Wednesday, December 19, 2007

New Energy Bill, Watered-Down, Is A Positive Step

For the first time in decades, the country has new energy conservation legislation, passed as a compromised package by such large, bi-partisan majorities that Pres. George W. Bush had little choice but to sign it.

I say, fine. The cliche about politics being the arts and crafts of compromise is true. This bill does some good things and leaves other issues on the table. So it goes.

There will be increases in vehicle fuel economies, phased in. The phase-out of the incandescent light bulb will take place over ten years, time enough for the price of replacement, energy-saving compact fluorescent bulbs to come down (rebates and life-cost savings already make them attractive) and for disposal technologies to be perfected.

And if we're lucky, light emitting diode (LED) bulbs will be improved in the next few years, especially on true white lighting, and price, and compact flourescents will become antiquated, too.

Where the right and left can agree on energy issues is that technology and innovation are tremendously promising.

One political note to put the soon-to-disappear incandescent bulb into a truer light:

The country's leadership has taken other products off the market when their value has been exceeded by all their costs - - lead paint, lead hunting shot and lead-added motor fuels, for example - - and required other products, too, after the same sort of economic/broad public interest 'holistic' evaluation, such seat belts, air bags, and car seats for infants.

Sometimes regulation of what is permitted in the market is needed, and that doesn't turn us into what some call the nanny state.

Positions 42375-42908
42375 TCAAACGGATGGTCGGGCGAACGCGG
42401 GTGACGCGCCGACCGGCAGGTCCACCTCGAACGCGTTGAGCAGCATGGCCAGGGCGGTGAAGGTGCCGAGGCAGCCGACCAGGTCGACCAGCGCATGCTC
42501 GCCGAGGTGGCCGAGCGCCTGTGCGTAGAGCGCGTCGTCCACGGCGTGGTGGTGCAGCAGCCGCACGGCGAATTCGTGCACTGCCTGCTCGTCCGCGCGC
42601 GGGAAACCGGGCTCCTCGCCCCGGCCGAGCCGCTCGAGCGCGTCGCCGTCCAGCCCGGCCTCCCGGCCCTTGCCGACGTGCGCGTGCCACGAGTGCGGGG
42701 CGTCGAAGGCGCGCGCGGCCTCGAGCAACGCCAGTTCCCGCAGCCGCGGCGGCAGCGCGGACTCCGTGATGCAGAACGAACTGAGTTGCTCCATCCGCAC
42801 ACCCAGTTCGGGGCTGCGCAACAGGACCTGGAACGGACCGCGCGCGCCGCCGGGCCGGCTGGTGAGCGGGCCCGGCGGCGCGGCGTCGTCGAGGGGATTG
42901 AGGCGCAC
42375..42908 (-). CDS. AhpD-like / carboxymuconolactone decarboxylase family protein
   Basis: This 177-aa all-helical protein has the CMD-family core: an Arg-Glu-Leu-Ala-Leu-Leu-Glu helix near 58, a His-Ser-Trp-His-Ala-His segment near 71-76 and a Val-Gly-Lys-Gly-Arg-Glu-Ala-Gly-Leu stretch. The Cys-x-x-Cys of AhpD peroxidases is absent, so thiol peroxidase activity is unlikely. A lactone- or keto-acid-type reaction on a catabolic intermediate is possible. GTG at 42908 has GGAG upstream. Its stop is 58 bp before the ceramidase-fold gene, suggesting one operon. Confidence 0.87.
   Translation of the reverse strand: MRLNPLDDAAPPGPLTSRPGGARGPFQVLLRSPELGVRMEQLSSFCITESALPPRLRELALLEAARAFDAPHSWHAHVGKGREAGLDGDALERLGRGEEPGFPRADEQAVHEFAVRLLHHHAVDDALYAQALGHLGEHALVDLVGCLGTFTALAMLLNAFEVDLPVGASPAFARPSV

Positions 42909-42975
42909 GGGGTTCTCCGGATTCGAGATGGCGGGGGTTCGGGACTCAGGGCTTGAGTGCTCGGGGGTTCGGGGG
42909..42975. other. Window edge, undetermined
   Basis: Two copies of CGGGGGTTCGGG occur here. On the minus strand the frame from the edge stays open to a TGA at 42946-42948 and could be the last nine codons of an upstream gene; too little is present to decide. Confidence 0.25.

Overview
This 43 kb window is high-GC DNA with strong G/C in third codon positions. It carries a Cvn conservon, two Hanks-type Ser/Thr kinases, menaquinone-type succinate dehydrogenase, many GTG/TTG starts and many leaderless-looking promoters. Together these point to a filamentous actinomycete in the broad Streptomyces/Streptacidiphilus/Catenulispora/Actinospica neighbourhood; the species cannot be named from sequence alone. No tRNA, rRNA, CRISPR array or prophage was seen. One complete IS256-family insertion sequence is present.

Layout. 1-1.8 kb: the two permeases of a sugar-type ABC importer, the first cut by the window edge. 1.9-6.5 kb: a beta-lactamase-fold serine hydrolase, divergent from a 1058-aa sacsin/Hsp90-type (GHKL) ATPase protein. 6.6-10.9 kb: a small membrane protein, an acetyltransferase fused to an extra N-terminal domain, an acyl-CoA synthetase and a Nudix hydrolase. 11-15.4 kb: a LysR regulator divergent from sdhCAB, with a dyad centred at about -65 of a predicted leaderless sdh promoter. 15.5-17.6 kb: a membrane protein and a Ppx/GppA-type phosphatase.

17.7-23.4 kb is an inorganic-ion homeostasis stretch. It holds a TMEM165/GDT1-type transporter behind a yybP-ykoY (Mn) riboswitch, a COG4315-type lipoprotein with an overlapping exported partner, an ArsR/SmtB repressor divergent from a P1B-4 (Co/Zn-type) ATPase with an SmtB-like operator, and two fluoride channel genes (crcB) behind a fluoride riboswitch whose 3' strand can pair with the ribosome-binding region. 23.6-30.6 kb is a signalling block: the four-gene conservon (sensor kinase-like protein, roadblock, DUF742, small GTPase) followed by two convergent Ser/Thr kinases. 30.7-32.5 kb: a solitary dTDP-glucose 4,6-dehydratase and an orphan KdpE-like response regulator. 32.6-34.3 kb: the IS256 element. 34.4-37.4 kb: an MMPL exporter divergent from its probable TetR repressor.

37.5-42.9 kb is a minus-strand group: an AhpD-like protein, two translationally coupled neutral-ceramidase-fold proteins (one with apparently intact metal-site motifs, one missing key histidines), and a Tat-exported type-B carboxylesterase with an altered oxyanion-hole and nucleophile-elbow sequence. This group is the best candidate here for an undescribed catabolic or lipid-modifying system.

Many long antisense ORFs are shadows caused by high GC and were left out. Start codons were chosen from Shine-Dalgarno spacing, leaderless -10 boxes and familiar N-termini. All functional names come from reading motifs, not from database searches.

The geopolitical realities of world energy demand, along with climate concerns, defines a new era.

Both the executive and legislative branch are saying that the true total costs of certain energy-consuming items, such as incandescent bulbs, outweigh their supposed value.

Don't be surprised if the same calculus gets focused on plastic shopping bags, as San Francisco is going, for example, as well as the plastic bottling industry - - certainly when it comes to bottling drinking water, as fresh water is becoming another resource to better manage.

You add up the petroleum used in bottle production, throw in the transportation ( I mean, really: Fiji water?) and land-fill or other disposal costs, and you've got a product just waiting to get the incandescent light bulb boot.

Grumpy, hyper-libertarians will try to turn this into a scare story about whether the cheeseburger or State Fair Cream Puff is next, but let's all relax: the slope is probably not that slippery.

Let's agree that saving oil (and water, too) is a smart thing, and move on.

Congress and the next President need to address gaps in the bill, notably the lack of strong requirements that utilities make faster progress on utilizing renewable energy sources.

But we finally have contemporary national policies that will reduce the power that hostile governments exert over our economy and energy usage, and maybe we can get a handle on the transfer of dollars for oil that is leaving them flush with cash and influence.

I'd say that's a good thing, so let's get to the business of problem-solving and policy implementation, so that a solid start gets even even better.

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